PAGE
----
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Iconic post-Depression photographs come to Palm Beach

26 Apr 2013 11:46 AM
Iconic post-Depression photographs come to Palm Beach

In the wake of the Great Depression, a new hybrid art form that combined journalism and photography emerged, as artists and social historians worked to document the poverty and social inequality that engulfed the embattled country. This new art form spawned iconic images of America's hardest-hit areas - including the heartland - that helped citizens better understand the true impact of the Depression.

However, it wasn't until a group of New York-based immigrants and students formed an organization called the Photo League that the new form truly reached a wide audience. Throughout the 1930s and '40s, this group of ambitious photographers documented urban poverty, racial tension and other societal issues in and around Manhattan. Their work spurred sweeping legislation and helped change the way the country viewed its most perilous residents, all while relying on relatively simple, candid photographs.

Finally, Palm Beach residents will get to see these historic pieces for themselves in a new show at the Norton Museum of Art. The show - "The Radical Camera: New York's Photo League, 1936-1951" - features hundreds of original photos from the organization and runs through June 16.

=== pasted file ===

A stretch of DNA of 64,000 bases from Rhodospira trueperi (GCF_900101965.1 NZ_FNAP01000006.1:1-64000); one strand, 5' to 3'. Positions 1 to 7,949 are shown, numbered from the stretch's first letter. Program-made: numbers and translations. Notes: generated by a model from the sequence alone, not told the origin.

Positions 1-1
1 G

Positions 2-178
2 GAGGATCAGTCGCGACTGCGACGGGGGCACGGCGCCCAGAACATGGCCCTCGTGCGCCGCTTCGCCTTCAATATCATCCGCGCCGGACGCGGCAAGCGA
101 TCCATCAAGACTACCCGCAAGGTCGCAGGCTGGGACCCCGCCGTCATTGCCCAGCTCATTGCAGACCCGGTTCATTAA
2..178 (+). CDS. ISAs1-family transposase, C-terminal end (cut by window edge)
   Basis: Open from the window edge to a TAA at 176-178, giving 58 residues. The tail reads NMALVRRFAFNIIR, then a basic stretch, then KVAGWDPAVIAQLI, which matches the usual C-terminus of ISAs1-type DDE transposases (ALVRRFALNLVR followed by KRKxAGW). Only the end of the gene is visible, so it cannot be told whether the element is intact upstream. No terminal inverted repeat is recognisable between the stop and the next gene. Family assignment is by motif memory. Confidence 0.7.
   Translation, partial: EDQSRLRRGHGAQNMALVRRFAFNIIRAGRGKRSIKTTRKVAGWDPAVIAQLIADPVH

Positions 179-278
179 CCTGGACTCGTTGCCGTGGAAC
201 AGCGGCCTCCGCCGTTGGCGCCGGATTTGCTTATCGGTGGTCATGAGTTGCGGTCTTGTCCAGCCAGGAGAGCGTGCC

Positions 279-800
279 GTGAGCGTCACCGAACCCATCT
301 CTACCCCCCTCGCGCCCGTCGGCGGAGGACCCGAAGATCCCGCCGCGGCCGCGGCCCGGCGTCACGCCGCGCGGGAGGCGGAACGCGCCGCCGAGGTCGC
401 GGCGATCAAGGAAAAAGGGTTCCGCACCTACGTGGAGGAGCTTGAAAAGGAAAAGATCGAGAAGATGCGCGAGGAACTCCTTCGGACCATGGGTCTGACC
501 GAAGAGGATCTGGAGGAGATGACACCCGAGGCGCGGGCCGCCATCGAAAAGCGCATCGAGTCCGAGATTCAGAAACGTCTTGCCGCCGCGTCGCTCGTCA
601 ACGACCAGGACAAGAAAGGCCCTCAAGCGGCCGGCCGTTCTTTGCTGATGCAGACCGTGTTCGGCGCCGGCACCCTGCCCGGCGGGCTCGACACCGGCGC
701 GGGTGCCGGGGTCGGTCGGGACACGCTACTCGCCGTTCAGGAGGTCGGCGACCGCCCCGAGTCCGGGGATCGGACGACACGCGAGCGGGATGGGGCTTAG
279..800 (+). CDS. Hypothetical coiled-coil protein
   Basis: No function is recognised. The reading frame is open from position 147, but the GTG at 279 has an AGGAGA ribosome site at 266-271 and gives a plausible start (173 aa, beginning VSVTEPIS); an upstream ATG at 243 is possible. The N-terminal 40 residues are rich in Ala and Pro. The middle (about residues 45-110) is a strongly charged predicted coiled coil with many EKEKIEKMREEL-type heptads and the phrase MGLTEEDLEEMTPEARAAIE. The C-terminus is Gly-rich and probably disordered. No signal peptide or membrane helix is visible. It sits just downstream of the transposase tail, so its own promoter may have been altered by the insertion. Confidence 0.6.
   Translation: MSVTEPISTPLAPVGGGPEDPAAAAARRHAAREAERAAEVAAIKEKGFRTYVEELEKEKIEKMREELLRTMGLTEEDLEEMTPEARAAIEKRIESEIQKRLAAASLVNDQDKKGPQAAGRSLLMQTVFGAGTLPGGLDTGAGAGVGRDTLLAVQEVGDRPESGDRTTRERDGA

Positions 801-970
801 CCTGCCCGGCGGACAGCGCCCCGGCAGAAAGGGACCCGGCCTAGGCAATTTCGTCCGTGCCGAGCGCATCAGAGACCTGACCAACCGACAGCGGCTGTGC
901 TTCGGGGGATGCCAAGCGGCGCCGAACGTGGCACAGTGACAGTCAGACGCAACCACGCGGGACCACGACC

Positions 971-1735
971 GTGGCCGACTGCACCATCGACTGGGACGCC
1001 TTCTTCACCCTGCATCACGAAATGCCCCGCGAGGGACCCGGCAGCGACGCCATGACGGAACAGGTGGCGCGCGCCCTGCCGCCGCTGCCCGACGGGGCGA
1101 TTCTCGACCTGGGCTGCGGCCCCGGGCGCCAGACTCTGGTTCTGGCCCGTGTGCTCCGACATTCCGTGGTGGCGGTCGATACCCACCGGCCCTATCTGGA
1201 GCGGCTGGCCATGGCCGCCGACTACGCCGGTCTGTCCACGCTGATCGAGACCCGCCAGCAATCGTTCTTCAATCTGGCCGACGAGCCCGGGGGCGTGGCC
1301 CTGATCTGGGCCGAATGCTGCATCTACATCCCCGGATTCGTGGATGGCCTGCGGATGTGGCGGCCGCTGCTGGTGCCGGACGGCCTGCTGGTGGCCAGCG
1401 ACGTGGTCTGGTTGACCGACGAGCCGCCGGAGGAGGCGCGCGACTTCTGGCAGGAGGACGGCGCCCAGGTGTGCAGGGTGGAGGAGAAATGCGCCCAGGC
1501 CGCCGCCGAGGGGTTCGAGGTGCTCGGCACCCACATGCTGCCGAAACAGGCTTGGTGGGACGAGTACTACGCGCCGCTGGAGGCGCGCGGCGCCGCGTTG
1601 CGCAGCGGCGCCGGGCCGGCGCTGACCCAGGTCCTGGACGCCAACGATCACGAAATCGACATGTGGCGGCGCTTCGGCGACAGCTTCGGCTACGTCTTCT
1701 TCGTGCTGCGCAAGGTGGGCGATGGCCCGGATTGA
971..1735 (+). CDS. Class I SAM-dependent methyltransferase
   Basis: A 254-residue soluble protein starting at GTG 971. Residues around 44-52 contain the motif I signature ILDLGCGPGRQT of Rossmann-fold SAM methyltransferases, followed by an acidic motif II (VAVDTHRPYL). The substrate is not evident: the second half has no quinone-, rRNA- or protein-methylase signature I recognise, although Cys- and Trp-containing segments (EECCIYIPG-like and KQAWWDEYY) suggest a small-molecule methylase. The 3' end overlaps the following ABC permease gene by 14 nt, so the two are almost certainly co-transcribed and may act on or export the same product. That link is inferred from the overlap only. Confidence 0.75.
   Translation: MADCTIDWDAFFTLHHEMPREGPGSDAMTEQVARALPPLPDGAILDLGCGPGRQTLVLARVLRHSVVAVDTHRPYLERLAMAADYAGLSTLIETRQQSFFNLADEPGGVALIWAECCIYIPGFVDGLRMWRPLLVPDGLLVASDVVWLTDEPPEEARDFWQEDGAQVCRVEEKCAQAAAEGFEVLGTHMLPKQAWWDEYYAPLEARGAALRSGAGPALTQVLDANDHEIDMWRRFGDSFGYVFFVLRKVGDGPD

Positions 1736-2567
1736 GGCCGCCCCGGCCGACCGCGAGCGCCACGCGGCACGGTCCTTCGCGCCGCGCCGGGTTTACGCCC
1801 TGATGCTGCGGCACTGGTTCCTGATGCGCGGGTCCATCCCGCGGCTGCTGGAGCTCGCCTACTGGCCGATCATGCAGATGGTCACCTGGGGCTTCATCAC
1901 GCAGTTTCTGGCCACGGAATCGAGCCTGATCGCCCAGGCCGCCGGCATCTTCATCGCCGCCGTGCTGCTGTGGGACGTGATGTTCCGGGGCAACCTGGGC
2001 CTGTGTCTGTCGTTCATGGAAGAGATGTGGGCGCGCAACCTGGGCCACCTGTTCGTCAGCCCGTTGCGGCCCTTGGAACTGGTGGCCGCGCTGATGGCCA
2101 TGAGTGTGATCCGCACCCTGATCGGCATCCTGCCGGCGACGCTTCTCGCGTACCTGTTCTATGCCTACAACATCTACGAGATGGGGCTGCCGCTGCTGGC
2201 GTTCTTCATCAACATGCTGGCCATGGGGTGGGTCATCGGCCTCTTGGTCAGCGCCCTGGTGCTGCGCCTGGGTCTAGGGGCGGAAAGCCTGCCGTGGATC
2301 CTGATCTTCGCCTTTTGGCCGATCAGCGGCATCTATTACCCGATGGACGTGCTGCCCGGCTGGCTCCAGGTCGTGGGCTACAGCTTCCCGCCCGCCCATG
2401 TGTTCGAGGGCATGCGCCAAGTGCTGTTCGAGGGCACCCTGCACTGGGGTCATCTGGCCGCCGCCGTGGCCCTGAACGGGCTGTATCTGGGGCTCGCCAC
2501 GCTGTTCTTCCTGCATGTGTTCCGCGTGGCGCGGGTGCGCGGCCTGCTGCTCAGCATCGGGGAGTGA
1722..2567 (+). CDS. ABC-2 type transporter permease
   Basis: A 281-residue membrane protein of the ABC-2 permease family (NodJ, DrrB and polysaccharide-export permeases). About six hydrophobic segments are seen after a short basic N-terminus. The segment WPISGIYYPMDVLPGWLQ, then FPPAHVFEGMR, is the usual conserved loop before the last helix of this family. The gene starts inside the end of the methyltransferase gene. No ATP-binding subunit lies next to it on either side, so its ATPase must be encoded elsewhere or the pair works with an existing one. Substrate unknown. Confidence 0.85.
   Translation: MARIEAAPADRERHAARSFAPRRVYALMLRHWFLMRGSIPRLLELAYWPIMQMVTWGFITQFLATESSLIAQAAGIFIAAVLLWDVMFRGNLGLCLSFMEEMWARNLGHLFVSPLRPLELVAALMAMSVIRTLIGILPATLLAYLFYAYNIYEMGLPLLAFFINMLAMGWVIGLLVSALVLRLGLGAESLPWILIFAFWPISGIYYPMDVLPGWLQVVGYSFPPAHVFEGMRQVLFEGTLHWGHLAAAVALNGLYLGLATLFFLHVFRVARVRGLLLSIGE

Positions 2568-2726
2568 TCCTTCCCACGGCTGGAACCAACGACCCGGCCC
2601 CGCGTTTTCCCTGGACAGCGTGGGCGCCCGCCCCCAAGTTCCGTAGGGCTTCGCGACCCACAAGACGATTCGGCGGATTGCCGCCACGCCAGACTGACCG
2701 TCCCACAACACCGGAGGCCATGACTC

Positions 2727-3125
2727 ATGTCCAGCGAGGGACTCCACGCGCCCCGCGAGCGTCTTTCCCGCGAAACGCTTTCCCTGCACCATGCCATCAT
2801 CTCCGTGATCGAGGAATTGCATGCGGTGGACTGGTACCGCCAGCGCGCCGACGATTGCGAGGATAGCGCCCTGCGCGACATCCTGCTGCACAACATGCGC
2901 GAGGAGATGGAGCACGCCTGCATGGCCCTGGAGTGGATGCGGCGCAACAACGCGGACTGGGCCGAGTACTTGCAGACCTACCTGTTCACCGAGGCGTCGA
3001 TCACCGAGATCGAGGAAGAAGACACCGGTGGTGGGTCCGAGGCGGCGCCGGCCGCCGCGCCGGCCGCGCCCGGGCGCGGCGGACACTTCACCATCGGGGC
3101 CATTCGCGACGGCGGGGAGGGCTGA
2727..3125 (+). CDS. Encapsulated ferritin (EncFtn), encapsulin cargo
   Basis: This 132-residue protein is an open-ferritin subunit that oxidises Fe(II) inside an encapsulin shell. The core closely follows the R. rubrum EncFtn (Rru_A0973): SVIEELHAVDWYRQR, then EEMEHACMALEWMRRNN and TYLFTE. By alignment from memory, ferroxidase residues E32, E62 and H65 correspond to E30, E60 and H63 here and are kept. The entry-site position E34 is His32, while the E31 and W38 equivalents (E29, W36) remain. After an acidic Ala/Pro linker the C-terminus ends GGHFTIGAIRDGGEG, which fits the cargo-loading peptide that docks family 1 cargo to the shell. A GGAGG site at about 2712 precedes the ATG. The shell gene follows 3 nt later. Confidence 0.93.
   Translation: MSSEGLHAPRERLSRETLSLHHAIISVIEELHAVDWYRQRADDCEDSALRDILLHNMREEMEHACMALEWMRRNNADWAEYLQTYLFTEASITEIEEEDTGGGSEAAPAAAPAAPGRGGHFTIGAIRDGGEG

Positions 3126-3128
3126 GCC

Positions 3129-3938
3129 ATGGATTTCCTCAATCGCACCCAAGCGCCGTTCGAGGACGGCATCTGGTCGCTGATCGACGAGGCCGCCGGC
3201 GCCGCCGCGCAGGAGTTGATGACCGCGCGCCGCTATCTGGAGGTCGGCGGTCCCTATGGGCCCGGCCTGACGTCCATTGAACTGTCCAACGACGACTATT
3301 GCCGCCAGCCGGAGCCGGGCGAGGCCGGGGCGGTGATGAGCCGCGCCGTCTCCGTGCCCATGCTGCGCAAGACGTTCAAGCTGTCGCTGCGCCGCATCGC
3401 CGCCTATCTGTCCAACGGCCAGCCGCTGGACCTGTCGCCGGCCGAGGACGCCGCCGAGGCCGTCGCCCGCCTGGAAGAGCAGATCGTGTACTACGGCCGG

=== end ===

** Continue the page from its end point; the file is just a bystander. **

Known for their unflinching look at inner-city poverty, the photographs have become iconic images for both their social impact and artistic merits. Visitors to the museum will be treated to photographs that have endured as some of the most moving and beautiful in the medium's history. Carefully curated, the new show in Palm Beach helps guide guests through this important period without overwhelming them.

When the show was first exhibited last year in New York City, it was heralded as one of the most important of its kind. In her review of the show for The New York Times, art critic Karen Rosenberg called "The Radical Camera" a "stirring show" that captures "the breadth and spirit of the league." 

One of the strengths of the current show is its depth and diversity, as it features photographs that capture the full range of emotions and issues that were hallmarks of the era. Photos of struggling working class immigrants rub shoulders with gaudier, almost humorous images of elaborately outfitted socialites.

After brief stops in Manhattan and Columbus, Ohio, the new Norton exhibition gives owners of Palm Beach real estate a chance to view some of the most memorable and cherished images from some of America's darkest days.